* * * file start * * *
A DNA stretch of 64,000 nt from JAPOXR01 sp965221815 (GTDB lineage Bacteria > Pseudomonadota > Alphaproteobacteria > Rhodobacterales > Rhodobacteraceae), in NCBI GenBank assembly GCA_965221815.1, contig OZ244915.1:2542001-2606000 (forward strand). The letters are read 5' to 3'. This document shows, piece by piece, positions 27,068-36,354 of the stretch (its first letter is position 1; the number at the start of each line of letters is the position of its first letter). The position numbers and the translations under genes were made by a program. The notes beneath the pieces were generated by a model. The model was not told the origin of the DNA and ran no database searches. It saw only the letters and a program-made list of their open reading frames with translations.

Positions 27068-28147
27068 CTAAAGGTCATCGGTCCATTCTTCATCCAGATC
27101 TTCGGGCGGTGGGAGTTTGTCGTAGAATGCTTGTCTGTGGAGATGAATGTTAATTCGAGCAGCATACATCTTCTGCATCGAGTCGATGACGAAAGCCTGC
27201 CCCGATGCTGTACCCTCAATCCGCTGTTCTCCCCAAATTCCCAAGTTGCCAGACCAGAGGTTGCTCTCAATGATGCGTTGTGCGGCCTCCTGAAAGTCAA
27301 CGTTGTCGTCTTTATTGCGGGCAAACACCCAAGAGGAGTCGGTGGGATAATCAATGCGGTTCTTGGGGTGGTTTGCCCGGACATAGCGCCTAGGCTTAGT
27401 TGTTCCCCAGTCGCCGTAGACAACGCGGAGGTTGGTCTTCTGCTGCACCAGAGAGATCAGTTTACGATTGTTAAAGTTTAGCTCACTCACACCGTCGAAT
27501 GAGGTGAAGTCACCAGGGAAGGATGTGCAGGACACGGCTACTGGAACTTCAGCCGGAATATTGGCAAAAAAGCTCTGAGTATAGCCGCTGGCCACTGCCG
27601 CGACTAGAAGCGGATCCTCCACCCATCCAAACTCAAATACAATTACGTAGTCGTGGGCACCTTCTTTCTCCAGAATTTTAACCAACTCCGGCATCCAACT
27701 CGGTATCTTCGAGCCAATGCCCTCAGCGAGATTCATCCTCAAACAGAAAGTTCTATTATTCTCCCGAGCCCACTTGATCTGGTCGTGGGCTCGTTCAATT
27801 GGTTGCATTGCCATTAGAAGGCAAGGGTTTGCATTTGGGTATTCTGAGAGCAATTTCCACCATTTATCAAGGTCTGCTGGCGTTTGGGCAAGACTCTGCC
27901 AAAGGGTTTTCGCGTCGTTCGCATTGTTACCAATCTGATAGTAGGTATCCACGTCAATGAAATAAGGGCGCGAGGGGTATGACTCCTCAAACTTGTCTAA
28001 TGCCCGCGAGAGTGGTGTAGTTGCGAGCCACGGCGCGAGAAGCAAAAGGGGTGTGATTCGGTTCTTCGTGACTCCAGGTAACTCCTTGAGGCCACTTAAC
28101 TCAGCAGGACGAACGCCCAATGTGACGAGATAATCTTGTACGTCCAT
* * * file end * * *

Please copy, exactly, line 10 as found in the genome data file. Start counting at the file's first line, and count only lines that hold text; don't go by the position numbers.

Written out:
27701 CGGTATCTTCGAGCCAATGCCCTCAGCGAGATTCATCCTCAAACAGAAAGTTCTATTATTCTCCCGAGCCCACTTGATCTGGTCGTGGGCTCGTTCAATT